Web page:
If you’ve found water near your indoor air conditioning mechanicals, it is often due to a clogged condensate drain line, which you can actually attempt to clean yourself. However, other parts of your system’s water drainage functionality may need attention beyond just the drain line. For example, if the condensate drain pan is rusted, it will need to be replaced, which is a job most suitable for a professional AC repair technician. Additionally, if your system hasn’t automatically shut off due to a clogged drain line or other drainage problem, electronic parts in your system may have been damaged. Expert technicians know what to look for and how to repair these more extensive problems, which are well beyond most homeowners’ capabilities.

How to Troubleshoot:

If you’re the kind of homeowner who likes to do as much as they can before calling in the professionals, cleaning your condensate drain line, which can become clogged with dirt, mold, or even dead bugs, is something you can try. First, know that if your condensate drain line IS clogged, it’s likely that your system is not powering on since many have a safety feature that shuts everything down if the drain pan fills with water. If you’ve found water and your system is still kicking on, shut it off immediately.

Cleaning your condensate drain line requires that you have a wet-dry vacuum set up for wet suction and that you know where your PVC condensate outlet is located outside your home. Use the wet-dry vac to attempt to remove the clog through the outlet pipe. You will also be sucking a lot of water through the pipe if you’re successful in removing the clog by this method. If you were unsuccessful, or just don’t think this sounds like something you want to mess around with, give us a call right away at (717) 322-2418! Clean up the water around your indoor unit and keep the system powered off until any condensate problems are resolved. 

Issue #4: Air isn’t cold enough

So, your system seems to be operating normally other than the fact that the air coming out of your vents isn’t very cold and your thermostat is reporting a much higher room temperature than you expect. Believe it or not one of the main causes of an underperforming central air conditioning system is a clogged air filter. When was the last time you changed your air conditioner’s filter? If you don’t know, or your answer is “I didn’t know air conditioners had filters,” it’s time for a change!

How to Troubleshoot:

Change your air filter. We repeat­ – change your air filter! They come in many types and sizes, so you’ll need to check with the manufacturer of your system to confirm what you need. These can be easily purchased online or even at your local hardware store and should be checked on a monthly basis during air conditioning season.

Issue #5: Weird noises/system is cycling on and off rapidly

If your system is making strange sounds, there may be many causes. Screeching could mean that a belt is loose in the air handler, for instance. Belt checks and replacement every few years is part of regular maintenance performed by techs. Rattling sounds could mean problems with ductwork including loose ducts or a simple need for cleaning.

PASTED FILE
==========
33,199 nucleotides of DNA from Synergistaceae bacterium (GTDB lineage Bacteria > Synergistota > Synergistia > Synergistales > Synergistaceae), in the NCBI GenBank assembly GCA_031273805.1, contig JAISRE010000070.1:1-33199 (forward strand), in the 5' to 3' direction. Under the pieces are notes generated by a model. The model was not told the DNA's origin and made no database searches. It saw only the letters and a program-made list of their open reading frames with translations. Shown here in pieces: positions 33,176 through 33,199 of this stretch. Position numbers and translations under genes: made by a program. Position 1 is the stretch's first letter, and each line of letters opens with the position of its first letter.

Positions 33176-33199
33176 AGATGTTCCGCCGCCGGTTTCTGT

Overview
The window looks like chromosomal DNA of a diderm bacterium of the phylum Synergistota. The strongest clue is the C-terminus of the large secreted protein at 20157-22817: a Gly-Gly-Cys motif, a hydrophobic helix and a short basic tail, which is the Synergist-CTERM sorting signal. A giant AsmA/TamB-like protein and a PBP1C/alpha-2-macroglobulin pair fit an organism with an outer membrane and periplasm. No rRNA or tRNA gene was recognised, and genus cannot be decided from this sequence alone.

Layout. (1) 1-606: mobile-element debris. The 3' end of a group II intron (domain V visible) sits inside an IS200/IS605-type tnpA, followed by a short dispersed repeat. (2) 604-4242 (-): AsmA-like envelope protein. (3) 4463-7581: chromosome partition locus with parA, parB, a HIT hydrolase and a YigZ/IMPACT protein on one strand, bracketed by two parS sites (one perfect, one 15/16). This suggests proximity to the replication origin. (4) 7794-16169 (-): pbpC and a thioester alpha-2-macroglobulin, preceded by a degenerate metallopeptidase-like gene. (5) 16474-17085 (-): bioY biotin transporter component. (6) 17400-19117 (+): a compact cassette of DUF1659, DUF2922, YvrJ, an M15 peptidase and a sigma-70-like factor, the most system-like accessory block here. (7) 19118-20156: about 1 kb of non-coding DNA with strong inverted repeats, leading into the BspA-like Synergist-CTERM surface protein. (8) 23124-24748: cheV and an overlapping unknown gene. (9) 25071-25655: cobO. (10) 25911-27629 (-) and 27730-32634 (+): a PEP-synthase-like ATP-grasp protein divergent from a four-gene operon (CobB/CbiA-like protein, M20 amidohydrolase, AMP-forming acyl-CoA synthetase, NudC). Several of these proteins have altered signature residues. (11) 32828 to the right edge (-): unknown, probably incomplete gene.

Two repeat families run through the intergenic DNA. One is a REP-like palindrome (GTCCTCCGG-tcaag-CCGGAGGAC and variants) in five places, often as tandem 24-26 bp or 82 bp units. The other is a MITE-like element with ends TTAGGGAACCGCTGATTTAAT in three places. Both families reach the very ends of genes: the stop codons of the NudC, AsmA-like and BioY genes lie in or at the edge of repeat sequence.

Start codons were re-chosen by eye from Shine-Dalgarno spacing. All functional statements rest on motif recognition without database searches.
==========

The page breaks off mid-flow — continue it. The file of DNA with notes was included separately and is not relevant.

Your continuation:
How to Troubleshoot:

Unfortunately, if your air conditioning system is making a lot of noise, there’s not much you can do to troubleshoot beyond assuring that all necessary vents are open throughout your home. Loose belts in air handlers and problems with ductwork will require professional diagnosis and repair.

Issue #6: Weird Odors

Like weird sounds, weird smells are almost always something that should be checked out by a professional. Burning smells especially require immediate attention by a knowledgeable technician, as parts can sometimes overheat or electrical problems can cause fires in rare cases. Musty odors sometimes occur when ductwork is dirty.

How to Troubleshoot:

If you smell something burning, immediately shut off your system and assure that nothing is actually on fire! Call us right away for help after you determine there is no emergency underway.

If instead, you’re getting persistent musty odors while your system is otherwise running normally, you may be in need of duct cleaning, which we already mentioned in Issue #5 above. Duct cleaning has many benefits beyond merely improving the air quality in your home during air conditioning season, and we’re well equipped to help you address all of your duct cleaning needs.

As you can see, many things can go wrong with your air conditioning system. Did you know that most of these more minor problems can actually be solved through regular maintenance? Likewise, many major problems in your AC system can be avoided entirely with simple yearly checks and cleanings by an experienced HVAC technician. Get in touch with us at Ressler & Mateer today to discuss maintaining your air conditioning system on a regular basis so troubleshooting and costly repairs won’t be necessary in the future.